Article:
Once again, my problem with this fellow, who seems to have been very careful with his words, is that he lended a hand to the Nazis, one of the three greatest evils of the 20th Century.  He remained ambiguous and quiet in the face of evil.  One may remember another bishop following the same method:  Karol Wojtila of Poland was not known as a great fighter of communism until he was no longer under it.

Stepinac may or may not be as bad as people say.  It's hard for me to tell.  But he ain't no saint.
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« Reply #21 on: April 22, 2005, 01:45:28 PM »

I agree with him on that point. He says "the schism", not as you have it in brackets, the Orthodox.

Cizinec,

     I think you are being very generous in your interpretation of this line.  If we (Orthodox) are schismatic of them (Roman Catholics), then "we" are the greatest curse in Europe.  Furthermore, don't you think that there comes a point in time where a certain level of inaction becomes criminal? 
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« Reply #22 on: April 22, 2005, 02:16:30 PM »

SouthSerb99,

Yes, I do think so. But I'm trying to be mindful of my own sins of complacency and I'm trying not to judge him. I don't know what was in his heart. His words are ambiguous, although his actions could amplify what he meant.

I don't think it was wise to beatify such a person if he remained unrepentant. I don't really know. What I do know is that his speach was not as inflamatory as the speach of many of his priests. Was he a good shephard? No because he allowed his priests to murder. Was he a saint? I don't know what was in his heart when he died, but I think the pope beatifying him was wrong. Was he a war criminal? As far as I can tell he did not actively murder.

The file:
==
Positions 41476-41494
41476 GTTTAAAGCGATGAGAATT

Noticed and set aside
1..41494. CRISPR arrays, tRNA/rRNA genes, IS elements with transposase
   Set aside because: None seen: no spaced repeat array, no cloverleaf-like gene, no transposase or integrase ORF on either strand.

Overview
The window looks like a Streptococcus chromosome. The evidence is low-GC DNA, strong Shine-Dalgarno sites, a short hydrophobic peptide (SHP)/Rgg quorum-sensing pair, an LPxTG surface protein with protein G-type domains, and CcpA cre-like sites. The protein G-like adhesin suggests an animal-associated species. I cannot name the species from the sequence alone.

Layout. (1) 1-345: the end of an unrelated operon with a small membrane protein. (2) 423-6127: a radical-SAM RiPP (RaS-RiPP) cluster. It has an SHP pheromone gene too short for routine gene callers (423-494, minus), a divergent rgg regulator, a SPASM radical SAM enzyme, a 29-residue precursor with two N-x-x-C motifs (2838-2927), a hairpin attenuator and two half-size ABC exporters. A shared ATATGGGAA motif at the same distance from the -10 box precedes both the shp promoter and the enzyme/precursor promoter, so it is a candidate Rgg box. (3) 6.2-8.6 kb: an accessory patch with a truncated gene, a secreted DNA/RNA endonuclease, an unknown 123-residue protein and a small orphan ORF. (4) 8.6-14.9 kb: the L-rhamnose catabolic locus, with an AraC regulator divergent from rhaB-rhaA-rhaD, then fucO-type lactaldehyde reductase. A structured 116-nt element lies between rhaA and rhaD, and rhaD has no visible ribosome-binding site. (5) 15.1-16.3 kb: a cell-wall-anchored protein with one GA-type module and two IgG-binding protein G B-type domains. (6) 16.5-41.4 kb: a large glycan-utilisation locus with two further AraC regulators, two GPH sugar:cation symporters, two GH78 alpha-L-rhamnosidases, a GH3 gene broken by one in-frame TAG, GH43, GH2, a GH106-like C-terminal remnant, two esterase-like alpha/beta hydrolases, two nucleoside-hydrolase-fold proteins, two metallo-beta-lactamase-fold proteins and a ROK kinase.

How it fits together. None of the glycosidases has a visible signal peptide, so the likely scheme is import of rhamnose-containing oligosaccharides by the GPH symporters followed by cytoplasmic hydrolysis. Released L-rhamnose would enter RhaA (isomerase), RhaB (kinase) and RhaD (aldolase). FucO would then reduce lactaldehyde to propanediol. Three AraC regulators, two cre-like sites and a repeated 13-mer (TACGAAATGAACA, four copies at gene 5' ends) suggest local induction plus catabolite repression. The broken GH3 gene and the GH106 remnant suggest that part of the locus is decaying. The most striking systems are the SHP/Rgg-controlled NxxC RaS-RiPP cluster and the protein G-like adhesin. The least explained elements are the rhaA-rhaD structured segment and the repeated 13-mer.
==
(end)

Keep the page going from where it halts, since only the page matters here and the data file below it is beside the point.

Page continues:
But my goodness, we're talking about someone who is beatified and for whom schools are named. I may be being generous, but my goodness . . .
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« Reply #23 on: April 22, 2005, 02:25:59 PM »

By the way, I would not be nice about that line either.

Let me rewrite it.

The schism is the greatest curse in Europe, greater than Protestantism - the inevitable result of schismatic thought.  Here there is no moral, no principles, no truth, no justice, no honesty, only a lust for supreme power, not only over earthly powers, but heavenly as well.

That opinion means nothing.  If, however, I were a bishop and I sent priests to serve Serbs who were massacring innocent Croat civilians tihs line could take on other significance.  But then I've amplified it in a way that Stepinac did not.  He remained perfectly obscure in this writing.
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« Reply #24 on: April 22, 2005, 02:47:43 PM »

Cizinec,

  Also keep in mind in 1992 on the day of Pentecost our Blessed Patriarch Pavle made a very public statement that the SOC "has never taught its people to seize the possessions of others and to kill in order to obtain them, but only to defend its own sanctuaries".

  Now I am obviously a little biased when it come to our Patriarch, but I do think he is such a magnificent treasure to Orthodoxy. Having said that, many "media" outlets have really been tough on him and the SOC because of the wars in the former Yugoslavia, but Stepinac is an unchallenged Saint???
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« Reply #25 on: April 22, 2005, 02:55:53 PM »

To provide a bit of balance to this discussion, check out the following picture:

http://www.rcp-brcko.com/galerije/karadzic/karadzic-spp.jpg

Nationalistic orthodoxy can be just as ugly as nationalistic Catholicism.  Both are equally sinful.  Gle moji brace.  Two outstanding orthodox fellows:  Ratko Mladic and Radovan Karadzic.  We can debate on whether they are war criminals, but I don’t think that anyone would hang upon them the title of ‘humanitarian’ let alone humane.